In my experience there are but 2 conditions to really worry about that will cause the canoe to fill with water. #1: big water,with large waves caused either by high wind or by crazy motor boats. Waves wash over the canoe, from either end, or wash along the gunwale especially when quartering from the side, thus filling the canoe with water. I was once in a slowly sinking voyageur canoe ("we're going down!") after wind and wash from a large but relatively distant motor boat traveled the length of the gunwale, filling the canoe so that the crew had to abandon ship and swim to the thankfully nearby shore.
I have been sphincter puckered a few times by wind driven waves coming awfully close to gunwale height, but only once thought we were going down.
I had paddled into a site on Grand Lake Matagamon in a small tandem and set up camp. A couple days later I paddled back to the put in, picked up a friend and his gear and we paddled back to camp. The plan was for him to stay a few days and I would paddle him back to the launch and then return to camp for a few more days solo.
He stayed an extra day. I did not feel like paddling out, in and back out in 24 hours time, so we loaded all of the gear in the canoe for a single trip out. Everything was fine until we rounded a point and got into the wind. A tail wind, manageable at first, but as the fetch increased the waves started inching up towards the gunwales of the overload canoe.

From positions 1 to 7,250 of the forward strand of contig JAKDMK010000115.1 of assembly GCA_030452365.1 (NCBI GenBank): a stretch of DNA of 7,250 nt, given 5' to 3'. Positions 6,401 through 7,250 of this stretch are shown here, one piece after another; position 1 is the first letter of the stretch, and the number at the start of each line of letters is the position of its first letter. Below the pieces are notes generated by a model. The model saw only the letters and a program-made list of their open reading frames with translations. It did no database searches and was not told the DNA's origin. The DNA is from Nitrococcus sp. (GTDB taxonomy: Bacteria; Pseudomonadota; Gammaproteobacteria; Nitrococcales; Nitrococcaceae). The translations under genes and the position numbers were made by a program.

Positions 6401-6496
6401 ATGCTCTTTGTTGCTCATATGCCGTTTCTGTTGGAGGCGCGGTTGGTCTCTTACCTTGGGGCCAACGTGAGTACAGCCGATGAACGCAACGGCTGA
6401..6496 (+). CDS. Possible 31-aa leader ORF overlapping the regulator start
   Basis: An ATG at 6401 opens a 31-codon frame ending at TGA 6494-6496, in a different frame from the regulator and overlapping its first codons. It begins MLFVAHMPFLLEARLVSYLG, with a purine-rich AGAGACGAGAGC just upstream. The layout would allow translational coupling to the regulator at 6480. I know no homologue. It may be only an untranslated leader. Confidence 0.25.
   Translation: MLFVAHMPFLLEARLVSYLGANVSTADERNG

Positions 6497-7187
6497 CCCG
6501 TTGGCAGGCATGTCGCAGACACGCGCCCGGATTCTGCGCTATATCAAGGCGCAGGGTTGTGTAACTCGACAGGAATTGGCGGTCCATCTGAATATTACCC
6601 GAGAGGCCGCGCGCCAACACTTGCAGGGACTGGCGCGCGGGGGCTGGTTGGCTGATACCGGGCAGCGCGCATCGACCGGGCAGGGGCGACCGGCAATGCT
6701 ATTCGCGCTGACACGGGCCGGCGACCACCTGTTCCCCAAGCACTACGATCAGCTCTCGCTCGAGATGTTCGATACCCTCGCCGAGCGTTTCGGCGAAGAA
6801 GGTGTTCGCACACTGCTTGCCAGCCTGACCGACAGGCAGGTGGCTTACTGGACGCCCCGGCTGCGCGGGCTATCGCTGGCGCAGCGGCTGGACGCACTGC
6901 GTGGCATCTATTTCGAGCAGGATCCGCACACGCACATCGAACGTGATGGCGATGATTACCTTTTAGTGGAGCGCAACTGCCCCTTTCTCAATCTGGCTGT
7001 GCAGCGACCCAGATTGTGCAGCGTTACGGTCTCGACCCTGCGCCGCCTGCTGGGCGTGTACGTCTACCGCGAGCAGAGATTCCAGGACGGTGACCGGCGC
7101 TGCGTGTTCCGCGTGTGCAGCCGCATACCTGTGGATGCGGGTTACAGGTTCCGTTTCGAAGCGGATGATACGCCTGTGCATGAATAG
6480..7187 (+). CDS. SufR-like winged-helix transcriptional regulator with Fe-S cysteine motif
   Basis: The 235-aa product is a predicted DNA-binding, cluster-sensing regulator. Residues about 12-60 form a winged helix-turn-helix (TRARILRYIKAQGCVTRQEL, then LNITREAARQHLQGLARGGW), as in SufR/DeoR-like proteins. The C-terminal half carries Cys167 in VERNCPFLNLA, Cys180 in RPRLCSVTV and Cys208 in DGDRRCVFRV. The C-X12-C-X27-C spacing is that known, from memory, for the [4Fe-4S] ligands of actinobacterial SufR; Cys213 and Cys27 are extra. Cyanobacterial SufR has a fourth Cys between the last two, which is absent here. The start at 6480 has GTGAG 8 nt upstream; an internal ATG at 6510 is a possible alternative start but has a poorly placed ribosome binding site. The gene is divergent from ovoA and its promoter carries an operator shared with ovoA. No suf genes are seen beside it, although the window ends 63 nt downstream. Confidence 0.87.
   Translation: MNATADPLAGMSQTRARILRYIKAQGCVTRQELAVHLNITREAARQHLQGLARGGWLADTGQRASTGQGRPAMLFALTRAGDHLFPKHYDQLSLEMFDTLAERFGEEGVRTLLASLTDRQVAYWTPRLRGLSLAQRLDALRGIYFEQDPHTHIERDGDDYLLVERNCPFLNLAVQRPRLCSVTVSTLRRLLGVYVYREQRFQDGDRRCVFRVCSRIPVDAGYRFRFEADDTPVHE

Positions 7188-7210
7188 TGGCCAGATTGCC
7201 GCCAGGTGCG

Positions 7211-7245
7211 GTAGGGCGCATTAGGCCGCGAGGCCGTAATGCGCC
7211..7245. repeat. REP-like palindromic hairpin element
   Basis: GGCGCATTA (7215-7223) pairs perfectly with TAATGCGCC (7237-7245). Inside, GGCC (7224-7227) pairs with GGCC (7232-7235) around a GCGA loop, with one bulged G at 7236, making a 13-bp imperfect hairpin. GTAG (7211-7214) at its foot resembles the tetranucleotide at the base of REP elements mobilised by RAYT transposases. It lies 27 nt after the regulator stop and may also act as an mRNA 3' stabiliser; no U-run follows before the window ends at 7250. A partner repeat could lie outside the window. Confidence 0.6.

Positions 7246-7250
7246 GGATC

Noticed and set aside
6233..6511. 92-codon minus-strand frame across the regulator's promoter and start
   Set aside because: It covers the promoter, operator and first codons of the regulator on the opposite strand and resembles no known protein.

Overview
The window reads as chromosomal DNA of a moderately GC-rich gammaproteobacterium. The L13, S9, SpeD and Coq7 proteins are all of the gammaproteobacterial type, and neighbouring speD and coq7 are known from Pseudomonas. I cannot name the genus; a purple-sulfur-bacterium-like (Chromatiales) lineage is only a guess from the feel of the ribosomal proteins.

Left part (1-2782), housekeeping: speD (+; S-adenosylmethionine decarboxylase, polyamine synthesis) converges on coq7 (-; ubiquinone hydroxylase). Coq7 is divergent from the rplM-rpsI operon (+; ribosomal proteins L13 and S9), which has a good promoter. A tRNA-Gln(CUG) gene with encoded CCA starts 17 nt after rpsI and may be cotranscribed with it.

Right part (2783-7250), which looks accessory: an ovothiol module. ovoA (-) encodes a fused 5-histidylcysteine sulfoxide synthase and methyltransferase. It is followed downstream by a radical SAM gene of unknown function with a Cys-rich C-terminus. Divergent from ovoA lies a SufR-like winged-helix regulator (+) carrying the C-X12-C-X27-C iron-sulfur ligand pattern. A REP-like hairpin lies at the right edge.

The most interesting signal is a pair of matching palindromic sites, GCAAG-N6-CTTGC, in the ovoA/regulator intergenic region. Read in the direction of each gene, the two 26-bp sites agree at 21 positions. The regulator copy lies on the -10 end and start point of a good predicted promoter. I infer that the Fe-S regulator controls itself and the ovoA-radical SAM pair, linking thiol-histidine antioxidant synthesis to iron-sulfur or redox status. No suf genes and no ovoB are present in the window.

And then pouring over top the gunwales, a couple gallons at a gulp, which was not helping our lack of freeboard. We had one chance at a tiny rock spit of an island and just barely made it, beyond that was a lot of open lake stretching ahead.
Nothing was tied in, and I am not sure it would have mattered. We could not have managed a reentry in those conditions, and if we sank with the inevitable waterlogged canoe slow roll over we were probably not swimming anything except ourselves to shore.
There were two lessons learned there. Lesson 1, as soon as I saw the conditions on the lake I should have turned us around, either back to camp or into the waves away from the put in, towards the protection of the far shore. Once out in it there was no turning around. Route planning matters.
Lesson 2, we were in a none too deep 15 foot tandem, which was inadequate for two guys with a hefty gear load. Too much freeboard is a pain in the wind, but too little is worse.
#2: most times in normal circumstances the canoe does not tip far enough for water to flow in over the gunwale, rather a paddler does not follow the rule to keep head inside the gunwale. Head outside the gunwale and the paddler simply loses balance and falls out, leaving the canoe high and dry until the paddler grabs the gunwale on the way out and causes tipping so that water floods over the gunwale. I've directly experienced that phenom too. Caution, try not to do that with an audience.
Either way you end up with a boat load of water.
More times than I care to admit, and always with an audience. Sometimes taking the canoe over with me, but as often hull sipping just a few gallons of water as I went overboard.
That has never occurred in any challenge that required attention, rounding a tight strainer, making a move in rapids or catching an eddy. The canoe ejections have always been in relatively benign conditions, which led me to become overly inattentive.
There is a lesson there too, about paying attention. And a conundrum, I am more like to tie in for challenging conditions and less likely for the benign. Which, it seems, is when I swim.